Computers are better at lip-reading than humans, a new study has revealed. This is a finding that could lead to novel methods of lip-reading training for the deaf and hard of hearing.
The research team from University of East Anglia compared the performance of a machine-based lip-reading system with that of 19 human lip-readers.
They found that the automated system significantly outperformed the human lip-readers - scoring a recognition rate of 80 per cent, compared with only 32 per cent for human viewers on the same task.
Unlike the traditional approach to lip-reading training, where viewers are taught to spot key lip-shapes from static (often drawn) images, the new video-based training system significantly improved their ability to lip-read monosyllabic words.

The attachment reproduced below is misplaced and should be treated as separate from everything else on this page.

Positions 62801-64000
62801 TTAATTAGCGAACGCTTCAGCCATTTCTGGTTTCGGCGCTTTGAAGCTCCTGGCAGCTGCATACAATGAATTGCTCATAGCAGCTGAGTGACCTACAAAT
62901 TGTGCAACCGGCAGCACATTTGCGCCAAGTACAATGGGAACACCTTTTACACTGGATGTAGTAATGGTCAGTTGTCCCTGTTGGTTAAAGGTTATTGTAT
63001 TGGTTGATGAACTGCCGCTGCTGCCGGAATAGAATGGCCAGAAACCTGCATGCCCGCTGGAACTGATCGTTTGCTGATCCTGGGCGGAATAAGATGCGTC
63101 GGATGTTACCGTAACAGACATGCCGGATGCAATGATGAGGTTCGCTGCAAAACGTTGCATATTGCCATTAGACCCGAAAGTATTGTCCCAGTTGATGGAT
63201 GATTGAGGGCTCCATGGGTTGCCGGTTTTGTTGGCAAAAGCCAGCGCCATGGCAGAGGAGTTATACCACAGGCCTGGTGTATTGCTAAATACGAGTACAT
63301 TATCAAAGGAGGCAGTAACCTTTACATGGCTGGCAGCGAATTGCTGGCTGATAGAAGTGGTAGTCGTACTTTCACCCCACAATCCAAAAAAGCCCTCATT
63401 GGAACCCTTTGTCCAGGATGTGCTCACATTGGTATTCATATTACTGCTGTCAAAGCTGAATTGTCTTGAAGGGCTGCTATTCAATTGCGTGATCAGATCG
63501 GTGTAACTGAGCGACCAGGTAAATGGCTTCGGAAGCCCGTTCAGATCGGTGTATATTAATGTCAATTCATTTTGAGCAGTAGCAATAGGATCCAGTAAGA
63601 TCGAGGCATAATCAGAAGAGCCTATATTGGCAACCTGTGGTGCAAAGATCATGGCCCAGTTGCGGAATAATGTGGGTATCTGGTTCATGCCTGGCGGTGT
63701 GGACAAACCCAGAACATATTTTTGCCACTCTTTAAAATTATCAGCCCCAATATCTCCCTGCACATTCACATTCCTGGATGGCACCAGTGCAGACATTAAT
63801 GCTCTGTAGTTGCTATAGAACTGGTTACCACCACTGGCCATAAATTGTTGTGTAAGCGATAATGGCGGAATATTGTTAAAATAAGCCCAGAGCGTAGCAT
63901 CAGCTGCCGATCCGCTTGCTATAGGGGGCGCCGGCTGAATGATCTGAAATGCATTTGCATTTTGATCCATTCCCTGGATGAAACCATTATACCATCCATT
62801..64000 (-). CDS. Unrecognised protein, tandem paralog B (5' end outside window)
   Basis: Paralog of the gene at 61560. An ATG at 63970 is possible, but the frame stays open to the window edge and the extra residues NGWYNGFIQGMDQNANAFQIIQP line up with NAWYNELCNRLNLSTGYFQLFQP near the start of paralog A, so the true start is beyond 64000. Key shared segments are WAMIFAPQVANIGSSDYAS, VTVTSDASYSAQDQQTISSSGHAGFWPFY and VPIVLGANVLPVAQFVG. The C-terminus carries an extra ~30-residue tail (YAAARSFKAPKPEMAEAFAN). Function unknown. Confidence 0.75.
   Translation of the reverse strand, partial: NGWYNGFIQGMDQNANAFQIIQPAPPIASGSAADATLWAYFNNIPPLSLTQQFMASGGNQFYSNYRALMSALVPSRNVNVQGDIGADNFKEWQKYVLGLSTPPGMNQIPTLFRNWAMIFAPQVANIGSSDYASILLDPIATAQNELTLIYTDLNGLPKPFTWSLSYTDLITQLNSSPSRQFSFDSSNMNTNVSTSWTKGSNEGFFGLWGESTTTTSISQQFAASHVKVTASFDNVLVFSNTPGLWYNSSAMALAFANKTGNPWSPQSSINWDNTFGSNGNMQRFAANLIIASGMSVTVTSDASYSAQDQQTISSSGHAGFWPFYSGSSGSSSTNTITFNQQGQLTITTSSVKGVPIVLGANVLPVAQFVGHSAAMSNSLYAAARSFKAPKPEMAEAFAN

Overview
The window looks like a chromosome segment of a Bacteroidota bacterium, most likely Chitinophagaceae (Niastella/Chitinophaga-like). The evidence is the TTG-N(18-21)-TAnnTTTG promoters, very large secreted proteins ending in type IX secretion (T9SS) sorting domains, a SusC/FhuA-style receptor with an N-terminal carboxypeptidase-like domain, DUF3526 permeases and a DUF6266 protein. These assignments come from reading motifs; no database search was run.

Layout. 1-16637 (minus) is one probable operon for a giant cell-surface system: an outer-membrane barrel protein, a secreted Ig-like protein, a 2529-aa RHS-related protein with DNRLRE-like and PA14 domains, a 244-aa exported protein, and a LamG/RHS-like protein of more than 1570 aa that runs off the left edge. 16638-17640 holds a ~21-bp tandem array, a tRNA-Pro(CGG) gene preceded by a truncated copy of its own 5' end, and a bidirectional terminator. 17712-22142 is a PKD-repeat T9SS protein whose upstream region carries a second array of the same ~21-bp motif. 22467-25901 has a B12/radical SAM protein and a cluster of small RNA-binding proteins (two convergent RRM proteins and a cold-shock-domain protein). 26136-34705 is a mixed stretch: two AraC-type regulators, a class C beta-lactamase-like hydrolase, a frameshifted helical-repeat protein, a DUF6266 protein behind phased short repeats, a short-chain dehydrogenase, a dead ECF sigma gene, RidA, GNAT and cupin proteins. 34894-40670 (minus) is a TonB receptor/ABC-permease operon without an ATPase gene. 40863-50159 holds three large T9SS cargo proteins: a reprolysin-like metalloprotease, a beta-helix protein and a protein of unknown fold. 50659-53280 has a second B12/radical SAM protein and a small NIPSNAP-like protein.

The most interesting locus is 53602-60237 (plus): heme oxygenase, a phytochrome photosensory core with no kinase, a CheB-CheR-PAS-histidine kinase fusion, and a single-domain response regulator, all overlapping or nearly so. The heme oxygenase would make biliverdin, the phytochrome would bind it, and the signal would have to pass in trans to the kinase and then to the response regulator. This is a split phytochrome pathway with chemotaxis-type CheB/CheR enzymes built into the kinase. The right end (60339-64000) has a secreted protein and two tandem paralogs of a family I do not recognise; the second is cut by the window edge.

"This pilot study is the first time an automated lip-reading system has been benchmarked against human lip-readers and the results are perhaps surprising," said the study's lead author Sarah Hilder.
"With just four hours of training it helped them improve their lip-reading skills markedly.
"We hope this research will represent a real technological advance for the deaf community," she added.
"This research confirms how difficult the vital skill of lip-reading is to learn," said Agnes Hoctor, campaigns manager at the RNID.
"We would welcome the development of video-based or online training resources to supplement the teaching of lip-reading.
"Hearing loss affects 55 per cent of people over 60 so, with the ageing population, demand to learn lip-reading is only going to increase," Hoctor added.
The findings were presented at the eighth International Conference on Auditory-Visual Speech Processing.